Land around cities should be managed primarily for recreation, community food projects and recreational hutting rather than low output publicly subsidised agriculture so that the public have easy access to leisure opportunities.

Hutting provides a valuable opportunity to change the shape of domestic tourism and the relationship people have with the outdoors. It would also mean affordable, low-impact holidays.

Diversifying ownership of land is also part of this. I hope that where communities take over the management of the land around them, they also take the opportunity to improve access and to provide the kind of basic facilities that would allow so much more responsible enjoyment of the countryside.

More information about attractions and paths would also help issues of crowding. Path mapping projects like that currently being carried out by the Ramblers are vital in spreading visitor numbers across many areas. Information about walkable paths would also open up the countryside for many without specialist knowledge.

Finally, it means communication. I welcome the Scottish Government’s commitment to increased campaigns around littering. However, tackling litter is just one piece of the puzzle. We need a grand reset of people’s relationship with the countryside.

None of this requires legislation. It requires funding and communication. Money spent on improved outdoor infrastructure and education saves public money – it means less money spent on cleaning up litter and policing camping hotspots. As the blogger Nick Kempe has suggested, it would be a good idea to focus the £43 million that Visit Scotland spent on marketing last year on improving infrastructure and promoting responsible enjoyment of the outdoors.

No rural community should have to feel besieged or threatened by a surge in visitors. However, this is not a problem that can be solved by punishing individuals. For decades, the services that support people to interact with the land around them have been cut. It should not surprise us when some people act out of ignorance.

13 thoughts on “Reforming Scotland’s outdoor economy

  1. We have to make up our minds to provide proper facilities for tourism or to expect difficulties with the waste produced. We are not the cleanest people in the world,just outside our towns huge amount of fly tipping is done by those who don’t t like car or home full of rubbish. We drop litter for no good reason. We all need to clean up or the entire place will become one big rubbish dump.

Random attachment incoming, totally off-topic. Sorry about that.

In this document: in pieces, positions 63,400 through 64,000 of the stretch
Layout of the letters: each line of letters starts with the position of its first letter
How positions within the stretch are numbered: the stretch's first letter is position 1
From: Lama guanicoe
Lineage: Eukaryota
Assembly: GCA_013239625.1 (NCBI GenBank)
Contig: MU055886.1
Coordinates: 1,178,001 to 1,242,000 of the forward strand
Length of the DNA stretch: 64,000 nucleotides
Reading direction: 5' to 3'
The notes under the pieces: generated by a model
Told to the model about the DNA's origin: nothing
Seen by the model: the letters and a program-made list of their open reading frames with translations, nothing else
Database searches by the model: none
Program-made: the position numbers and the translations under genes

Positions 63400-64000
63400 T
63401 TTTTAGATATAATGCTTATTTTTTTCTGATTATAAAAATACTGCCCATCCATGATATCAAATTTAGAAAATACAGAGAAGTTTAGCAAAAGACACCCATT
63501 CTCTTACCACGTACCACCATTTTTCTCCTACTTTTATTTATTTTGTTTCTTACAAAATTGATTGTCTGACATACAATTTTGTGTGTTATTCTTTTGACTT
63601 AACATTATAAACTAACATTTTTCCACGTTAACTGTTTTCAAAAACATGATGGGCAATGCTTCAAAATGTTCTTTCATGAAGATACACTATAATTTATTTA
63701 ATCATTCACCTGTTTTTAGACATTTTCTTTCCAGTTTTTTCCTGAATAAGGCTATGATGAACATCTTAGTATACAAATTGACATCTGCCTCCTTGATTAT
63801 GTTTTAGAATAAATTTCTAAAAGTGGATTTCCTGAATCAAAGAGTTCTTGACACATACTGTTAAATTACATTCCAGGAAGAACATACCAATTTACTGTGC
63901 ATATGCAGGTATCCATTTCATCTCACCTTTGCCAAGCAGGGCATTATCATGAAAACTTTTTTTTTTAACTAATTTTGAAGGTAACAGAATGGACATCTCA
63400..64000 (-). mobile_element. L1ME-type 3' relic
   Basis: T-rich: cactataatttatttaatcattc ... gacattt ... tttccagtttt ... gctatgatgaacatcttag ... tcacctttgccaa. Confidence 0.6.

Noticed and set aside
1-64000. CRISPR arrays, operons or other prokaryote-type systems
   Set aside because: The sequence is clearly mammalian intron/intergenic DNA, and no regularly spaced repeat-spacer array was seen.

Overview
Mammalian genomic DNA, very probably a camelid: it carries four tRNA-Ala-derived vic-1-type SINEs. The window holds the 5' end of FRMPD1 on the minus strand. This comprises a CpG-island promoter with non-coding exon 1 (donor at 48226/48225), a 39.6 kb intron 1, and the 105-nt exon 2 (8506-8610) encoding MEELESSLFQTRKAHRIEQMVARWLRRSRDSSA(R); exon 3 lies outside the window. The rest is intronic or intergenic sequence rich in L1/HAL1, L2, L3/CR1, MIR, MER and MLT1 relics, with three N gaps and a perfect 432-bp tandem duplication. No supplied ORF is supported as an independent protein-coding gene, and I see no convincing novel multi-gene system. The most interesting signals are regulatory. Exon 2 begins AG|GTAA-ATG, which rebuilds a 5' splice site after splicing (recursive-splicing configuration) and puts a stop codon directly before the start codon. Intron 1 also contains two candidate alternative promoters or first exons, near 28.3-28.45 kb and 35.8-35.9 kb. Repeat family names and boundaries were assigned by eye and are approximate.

Wild camping does not mean careless selfish camping . You should go with the correct equipment and take you rubbish away with you.
    Another common sight which does not help is when the bins are not big enough or emptied often enough. It also is not beyond us to have bins which are not able to be raided by birds or animals.
    Outdoor centres go a long way to help young people form groups and friendships which last a lifetime. For many this can be a first time away from home safely.
    We have so much to offer but we need to fund and respect it

  2. Councils have no obligation to provide public toilets and these are an expense they are choosing to save in these hard pressed times. Public toilets charging stations for electric bikes and litter facilities need to be part and parcel of the outdoor economy. Whither it is elderly people or people with young children, restricted in walking for health or visiting shops because there are no facilities or visitors or tourists, facilities make good economic sense for all of Scotland. These should be Nationally funded and supported. Expecting businesses to bridge the gap is not practicable in towns, never mind more rural parts. Visit Scotland have been very successful in bringing people in, they then need services. If you encourage motorhomes and campervans, the reality is they need waste disposal facilities able to cope with sanitary chemicals. Notices saying dont dispose of in this facility leads to sloping into Loch and Rivers.
    Provide showers, charge for them. It works in Europe.